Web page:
Everything has to be conduit by code. When i use my stop shock tester everything in the house shows no problems which is two wired. However, when those wires run from the panel box to the detached garage, it shows bad ground. When i use two other testers that doesnt contain bad ground, it shows correct. The new receptacles and wiring i checked a half dozen times to the electrical outlets which is wired 100 percent correctly. Also to note before changing receptacles, the old receptacles also showed bad ground. Why the discrepancy between the house and the detached garage? Thank you again in advance.

  • I'd presume it is measuring the potential between the ground and the neutral (similar to a GFCI).... assuming either your garage has its own path to ground or the ground to the house is high impedance, so differential or ground loop? – noybman Sep 2 '17 at 4:09
  • 3
    Are you absolutely sure that you understand that a ground rod in the outbuilding is not enough, and you must also connect a ground wire to the main house? (I'm fairly sure you do, just it can't be overlooked because that would give exactly this symptom.) – Harper Sep 2 '17 at 4:23
  • Also, all of these testers are basically magic 8-balls with their silly little sayings. At least a normal 3-light tester is a 3-light triangle and you can read it correctly if you learn. This Sperry tester defeats that, leaving very little of value to me. – Harper Sep 2 '17 at 5:24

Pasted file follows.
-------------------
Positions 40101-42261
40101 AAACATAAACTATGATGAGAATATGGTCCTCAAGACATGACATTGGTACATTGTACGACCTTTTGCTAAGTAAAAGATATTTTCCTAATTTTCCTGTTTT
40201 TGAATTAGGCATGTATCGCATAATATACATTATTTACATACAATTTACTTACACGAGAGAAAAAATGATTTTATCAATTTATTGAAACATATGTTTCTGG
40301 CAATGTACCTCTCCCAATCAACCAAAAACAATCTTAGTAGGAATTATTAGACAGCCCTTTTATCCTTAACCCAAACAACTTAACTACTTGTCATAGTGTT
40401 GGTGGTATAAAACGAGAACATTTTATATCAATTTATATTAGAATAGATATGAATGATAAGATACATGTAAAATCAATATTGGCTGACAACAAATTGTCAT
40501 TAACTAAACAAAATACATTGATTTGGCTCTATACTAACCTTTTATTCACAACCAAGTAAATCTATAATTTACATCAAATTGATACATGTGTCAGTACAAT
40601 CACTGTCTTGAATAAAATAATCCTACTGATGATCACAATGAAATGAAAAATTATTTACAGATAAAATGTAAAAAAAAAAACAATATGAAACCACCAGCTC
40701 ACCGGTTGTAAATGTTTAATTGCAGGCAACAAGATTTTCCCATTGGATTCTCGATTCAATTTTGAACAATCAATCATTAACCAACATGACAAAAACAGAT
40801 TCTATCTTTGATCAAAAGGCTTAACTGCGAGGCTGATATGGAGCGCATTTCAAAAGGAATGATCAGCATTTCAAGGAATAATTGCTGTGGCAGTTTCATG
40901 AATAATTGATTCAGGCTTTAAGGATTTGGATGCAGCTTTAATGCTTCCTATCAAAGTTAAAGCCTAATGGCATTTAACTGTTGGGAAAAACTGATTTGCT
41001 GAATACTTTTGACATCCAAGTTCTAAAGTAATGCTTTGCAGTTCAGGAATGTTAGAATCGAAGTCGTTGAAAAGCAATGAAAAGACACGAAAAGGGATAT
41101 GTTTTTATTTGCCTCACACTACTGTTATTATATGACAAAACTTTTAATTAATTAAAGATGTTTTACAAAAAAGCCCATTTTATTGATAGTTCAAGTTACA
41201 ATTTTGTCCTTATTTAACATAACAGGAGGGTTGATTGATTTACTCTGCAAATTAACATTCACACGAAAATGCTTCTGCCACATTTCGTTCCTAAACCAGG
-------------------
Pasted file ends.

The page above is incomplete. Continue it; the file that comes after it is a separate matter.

• Does the detached garage have its own sub panel ? Or is it a straight line feed from the house panel ? A sub panel will have its own grounding rod at the detached garage . Since they require conduit by code - do you have a ground connected to it ? – Ken Sep 2 '17 at 10:45
  • The wires (46 yrs ago) that comes from the house panel has no ground wire to the garage. Only the main house has a rod outside the main house as Harper which he is totally correct. Ken the wires go into a junction box (not a subpanel) where it feeds out to light switches and electrical outlets (again all conduit in garage). In short the garage isnt grounded from your explanations and if that is the case as well as most of my neighbors whose homes are identically built. Anyway, if i put a grounding rod outside of the garage and run it to the junction box would that help or what do you suggest? – larry pinsky Sep 3 '17 at 15:34

Your Answer

By clicking “Post Your Answer”, you agree to our terms of service, privacy policy and cookie policy

Browse other questions tagged or ask your own question.